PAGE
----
New York Times vs Tasini:


Getting past the hype and spin....

An imporant copyrght case is working its way through the US Courts: one that will have an impact on digitization of many documents and publications that were originally published on paper and which are still under copyright. You may have heard of this as "Tasini v. New York Times" or as the "freelancer" case, but it should be reviewed by any organization that wishes to make existing copyrighted publications available in digital form. This includes many magazine and book publishers, e-book publishers, and maybe even libraries and archives.

At the heart of the matter is the question of whether digital presentations that do not preserve the appearance of the born-on-paper originals can be considered an allowable "revision" of the original for copyright purposes. The court seems to say "no". But maybe searchable-image formats (specifically including Searchable Image PDF) can pass this test.



The Complaint

The Tasini case was originally brought forth by six freelance authors who wrote articles for print publishers including the New York Times, Newsday, and Time Inc. In the process of publishing the articles within their paper edititions, these firms sent the material to Lexis/Nexis for inclusion in that firm's text-only document database, which is widely used on a paid subscription basis by business researchers, libraries, law firms, and others. The writers felt that this additional use was an infringement on the copyrights on their original contributions. (An author has an initial copyright interest in any article he writes, and this right is distinct from the publisher's copyright in any assembled "collective work", such as a magazine, newspaper, or anthology.)

The case has gone three rounds now. The publishers won in District Court, the authors prevailed in the US Court of Appeals, and again in the U.S. Supreme Court. Is it over? Nah: there's no settlement, and there's too much still at stake. And the courts seem to be begging someone to ask a particular question, but nobody has........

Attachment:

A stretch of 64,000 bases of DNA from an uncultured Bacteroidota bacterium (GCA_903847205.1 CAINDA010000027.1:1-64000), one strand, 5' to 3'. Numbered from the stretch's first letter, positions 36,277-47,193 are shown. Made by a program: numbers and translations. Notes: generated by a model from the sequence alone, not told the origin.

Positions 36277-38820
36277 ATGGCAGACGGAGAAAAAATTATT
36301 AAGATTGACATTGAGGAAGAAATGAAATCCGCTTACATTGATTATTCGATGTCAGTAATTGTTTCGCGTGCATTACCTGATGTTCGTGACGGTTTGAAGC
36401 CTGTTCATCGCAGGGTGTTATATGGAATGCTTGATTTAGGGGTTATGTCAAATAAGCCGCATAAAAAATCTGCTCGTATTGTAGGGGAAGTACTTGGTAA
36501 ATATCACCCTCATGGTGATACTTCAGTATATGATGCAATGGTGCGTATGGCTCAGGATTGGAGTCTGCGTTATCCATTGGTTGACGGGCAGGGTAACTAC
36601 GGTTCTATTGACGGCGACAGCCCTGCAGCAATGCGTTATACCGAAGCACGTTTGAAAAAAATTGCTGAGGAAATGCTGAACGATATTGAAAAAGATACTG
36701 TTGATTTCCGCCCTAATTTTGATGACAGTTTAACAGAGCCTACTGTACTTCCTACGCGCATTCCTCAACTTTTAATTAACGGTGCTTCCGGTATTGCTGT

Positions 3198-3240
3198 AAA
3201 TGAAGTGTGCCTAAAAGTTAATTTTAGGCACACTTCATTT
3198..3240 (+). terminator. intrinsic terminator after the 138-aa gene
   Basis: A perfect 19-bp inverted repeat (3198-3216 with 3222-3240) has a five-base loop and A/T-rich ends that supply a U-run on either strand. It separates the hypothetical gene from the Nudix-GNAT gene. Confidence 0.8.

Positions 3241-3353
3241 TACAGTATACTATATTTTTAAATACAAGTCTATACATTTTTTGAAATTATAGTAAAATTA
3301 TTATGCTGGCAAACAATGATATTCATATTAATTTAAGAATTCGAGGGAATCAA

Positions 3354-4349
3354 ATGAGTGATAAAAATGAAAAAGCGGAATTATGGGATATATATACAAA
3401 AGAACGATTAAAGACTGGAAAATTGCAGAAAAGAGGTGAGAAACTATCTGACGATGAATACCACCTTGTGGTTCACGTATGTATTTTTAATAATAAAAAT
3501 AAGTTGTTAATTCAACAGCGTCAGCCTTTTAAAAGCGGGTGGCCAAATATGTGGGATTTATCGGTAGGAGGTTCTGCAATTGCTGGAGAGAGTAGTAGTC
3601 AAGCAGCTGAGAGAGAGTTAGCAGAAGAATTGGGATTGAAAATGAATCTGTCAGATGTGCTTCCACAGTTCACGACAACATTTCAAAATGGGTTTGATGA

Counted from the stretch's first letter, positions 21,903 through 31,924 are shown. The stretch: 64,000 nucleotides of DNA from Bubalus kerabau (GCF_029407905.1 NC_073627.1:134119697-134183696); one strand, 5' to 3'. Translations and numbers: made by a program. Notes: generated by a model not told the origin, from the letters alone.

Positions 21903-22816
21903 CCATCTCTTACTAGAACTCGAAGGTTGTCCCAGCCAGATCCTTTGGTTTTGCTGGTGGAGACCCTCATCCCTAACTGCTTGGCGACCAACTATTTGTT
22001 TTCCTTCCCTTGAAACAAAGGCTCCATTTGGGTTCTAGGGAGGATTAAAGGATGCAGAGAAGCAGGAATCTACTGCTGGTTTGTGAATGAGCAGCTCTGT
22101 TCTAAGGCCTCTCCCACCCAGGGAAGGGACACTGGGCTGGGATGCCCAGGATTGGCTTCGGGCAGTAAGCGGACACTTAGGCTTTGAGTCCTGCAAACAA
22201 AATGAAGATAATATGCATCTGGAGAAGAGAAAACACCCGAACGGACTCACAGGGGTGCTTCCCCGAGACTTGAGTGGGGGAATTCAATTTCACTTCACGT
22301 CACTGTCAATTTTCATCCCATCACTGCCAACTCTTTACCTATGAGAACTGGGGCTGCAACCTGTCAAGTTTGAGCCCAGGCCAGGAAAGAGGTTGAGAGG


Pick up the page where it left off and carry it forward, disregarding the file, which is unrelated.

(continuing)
The "Revision" Defense

The publishers have based their defense on section 201(c) of the Copyright Act, which reads in part

"Copyright in each separate contribution to a collective work is distinct from the copyright in the collective work as a whole, and vests initially in the author of the contribution. In the absence of an express transfer of the copyright ..., the owner of copyright in the collective work is presumed to have acquired only the privilege of reproducing the contribution as part of that collective work, any revision of that collective work, and any later collective work in the same series. (emphasis added.)

...and you have never seen such debate over what constitues an allowable revision! To make a long story short, Justice Ginsberg (writing for the majority) found the text-only presentation provided by Lexis/Nexis to be something other than a "revision", and thence infringing. Specific reasons included:

  • Individual articles are presented in isolation, separated from the informational context of the other articles in the publication.
  • The databases offer users access to individual articles, not intact periodicals.
  • The text-only version is perceptibly different: the fonts, page formatting, and graphics are not included.

Aftermath: A victory for the proletariat? The end of written history as we know it?

Without a doubt, Tasini is a case with profound implications. You can find a remarkable range of opinions being offered as to what it all means. So broad a range, in fact, that one wonders if all of these folks are talking about the same case. Yes, reasonable people can come to different conclusions in such a matter. The actual Opinions of the Court, though, are the "reality of the moment" by which future actions can best be planned. They are the concrete basis for future progress on the matter.